TSA's facial recognition technology streamlines security process at airports

In an effort to streamline the security checkout process at over a dozen airports across the nation, the Transportation Security Administration (TSA) has implemented its Credential Authentication Technology 2, or CAT-2 machine. 

The use of this machine is aimed at increasing efficiency and reducing wait times for travelers. The CAT-2 machine uses a three-step process that involves facial recognition for passengers at the security line. 

"It’s more effective security as we’ve tested it extensively. Then, it’s also faster as it takes a matter of seconds to process," said Reggie Stephens, the TSA Federal Security Director for Michigan.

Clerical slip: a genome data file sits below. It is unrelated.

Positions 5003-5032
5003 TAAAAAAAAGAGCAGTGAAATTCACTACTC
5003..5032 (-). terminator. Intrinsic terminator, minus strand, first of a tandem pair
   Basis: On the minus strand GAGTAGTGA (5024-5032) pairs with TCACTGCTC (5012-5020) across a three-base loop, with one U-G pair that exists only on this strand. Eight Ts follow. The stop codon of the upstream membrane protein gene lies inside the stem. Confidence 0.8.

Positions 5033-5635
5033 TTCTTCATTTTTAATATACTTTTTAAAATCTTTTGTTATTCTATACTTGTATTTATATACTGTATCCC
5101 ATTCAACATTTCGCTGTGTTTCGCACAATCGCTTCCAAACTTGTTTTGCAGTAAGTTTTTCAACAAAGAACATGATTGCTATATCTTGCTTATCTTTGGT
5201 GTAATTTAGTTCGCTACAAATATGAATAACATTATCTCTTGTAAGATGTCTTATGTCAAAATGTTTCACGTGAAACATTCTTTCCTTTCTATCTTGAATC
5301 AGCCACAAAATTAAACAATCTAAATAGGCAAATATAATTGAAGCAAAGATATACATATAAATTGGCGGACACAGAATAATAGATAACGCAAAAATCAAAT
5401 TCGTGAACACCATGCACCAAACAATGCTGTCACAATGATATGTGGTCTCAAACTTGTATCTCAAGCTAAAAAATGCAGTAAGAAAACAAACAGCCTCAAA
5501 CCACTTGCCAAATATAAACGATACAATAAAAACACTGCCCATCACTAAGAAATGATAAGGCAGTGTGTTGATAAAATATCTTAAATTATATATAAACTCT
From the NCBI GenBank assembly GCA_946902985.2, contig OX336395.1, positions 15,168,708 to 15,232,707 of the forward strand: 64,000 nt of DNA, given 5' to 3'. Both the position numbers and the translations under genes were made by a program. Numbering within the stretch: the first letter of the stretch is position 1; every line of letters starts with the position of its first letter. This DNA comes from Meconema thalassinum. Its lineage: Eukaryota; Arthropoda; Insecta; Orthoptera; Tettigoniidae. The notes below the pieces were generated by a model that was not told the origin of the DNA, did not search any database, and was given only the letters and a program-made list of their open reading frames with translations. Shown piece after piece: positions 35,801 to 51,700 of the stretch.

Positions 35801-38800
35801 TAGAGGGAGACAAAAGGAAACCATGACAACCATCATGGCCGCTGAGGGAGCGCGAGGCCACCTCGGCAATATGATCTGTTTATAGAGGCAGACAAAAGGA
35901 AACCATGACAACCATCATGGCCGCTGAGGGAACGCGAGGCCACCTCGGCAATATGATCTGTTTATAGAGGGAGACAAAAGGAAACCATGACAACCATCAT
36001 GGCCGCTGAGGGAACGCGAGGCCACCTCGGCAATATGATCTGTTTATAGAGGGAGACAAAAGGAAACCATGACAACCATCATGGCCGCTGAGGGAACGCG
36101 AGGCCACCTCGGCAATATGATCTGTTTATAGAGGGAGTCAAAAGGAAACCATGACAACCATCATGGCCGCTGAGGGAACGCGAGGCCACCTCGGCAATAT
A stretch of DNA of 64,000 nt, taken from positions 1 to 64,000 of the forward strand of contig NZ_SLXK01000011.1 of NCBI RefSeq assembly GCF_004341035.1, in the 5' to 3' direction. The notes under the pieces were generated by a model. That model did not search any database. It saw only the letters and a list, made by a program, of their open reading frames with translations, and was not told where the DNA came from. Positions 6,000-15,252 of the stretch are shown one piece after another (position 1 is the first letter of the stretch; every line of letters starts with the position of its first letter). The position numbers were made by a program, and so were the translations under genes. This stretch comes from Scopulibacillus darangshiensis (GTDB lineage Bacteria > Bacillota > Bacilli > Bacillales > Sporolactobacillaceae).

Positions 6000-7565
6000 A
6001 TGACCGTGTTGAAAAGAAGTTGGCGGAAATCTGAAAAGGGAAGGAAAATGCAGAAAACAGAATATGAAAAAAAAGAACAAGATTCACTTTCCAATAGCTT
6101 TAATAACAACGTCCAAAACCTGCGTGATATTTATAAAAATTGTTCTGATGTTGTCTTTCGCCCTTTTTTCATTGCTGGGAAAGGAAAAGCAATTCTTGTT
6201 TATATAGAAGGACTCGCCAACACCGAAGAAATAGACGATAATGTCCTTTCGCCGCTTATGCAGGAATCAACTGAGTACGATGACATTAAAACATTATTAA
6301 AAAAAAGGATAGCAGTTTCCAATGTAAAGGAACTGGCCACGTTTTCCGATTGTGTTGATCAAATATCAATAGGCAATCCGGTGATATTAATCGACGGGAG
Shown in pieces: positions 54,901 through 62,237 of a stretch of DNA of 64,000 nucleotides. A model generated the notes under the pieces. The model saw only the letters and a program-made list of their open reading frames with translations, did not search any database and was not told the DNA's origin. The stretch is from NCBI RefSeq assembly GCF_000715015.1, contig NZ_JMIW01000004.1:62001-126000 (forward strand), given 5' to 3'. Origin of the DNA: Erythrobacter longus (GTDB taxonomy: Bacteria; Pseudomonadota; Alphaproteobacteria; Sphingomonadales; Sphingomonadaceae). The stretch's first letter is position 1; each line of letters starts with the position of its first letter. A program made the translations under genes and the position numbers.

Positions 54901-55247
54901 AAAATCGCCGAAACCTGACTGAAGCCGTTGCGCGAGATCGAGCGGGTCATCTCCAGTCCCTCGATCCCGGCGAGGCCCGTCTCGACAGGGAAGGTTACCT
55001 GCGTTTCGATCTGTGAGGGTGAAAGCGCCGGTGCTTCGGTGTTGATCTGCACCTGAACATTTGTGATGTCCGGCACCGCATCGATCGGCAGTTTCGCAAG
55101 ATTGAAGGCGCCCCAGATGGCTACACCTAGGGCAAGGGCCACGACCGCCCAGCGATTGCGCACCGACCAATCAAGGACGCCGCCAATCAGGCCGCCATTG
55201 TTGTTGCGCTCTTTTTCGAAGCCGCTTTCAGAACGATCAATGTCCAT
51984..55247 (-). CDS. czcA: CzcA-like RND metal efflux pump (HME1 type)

At the McNamara Terminal of the Detroit Metro Airport, passengers can find CAT-2 machines at three different locations. 

The machines have received positive feedback from travelers. However, critics have voiced concerns over facial recognition technology and privacy.

"TSA is committed to protecting the privacy of the traveling public. So, those photos, any data, those are not stored on that equipment at all." Stephens said.

As the number of travelers increases, there has been an increase in prohibited items, particularly firearms. TSA has collected 50 firearms at Metro Airport this year, which is half of last year’s total. 

"If you are traveling with a firearm, this is the correct way to travel if you’re going to transport check luggage. A hard-sided case… it must be sealed, and it must be declared with the airlines." Stephens said.

If a TSA agent discovers the firearm, police will be notified, and a fine may be incurred.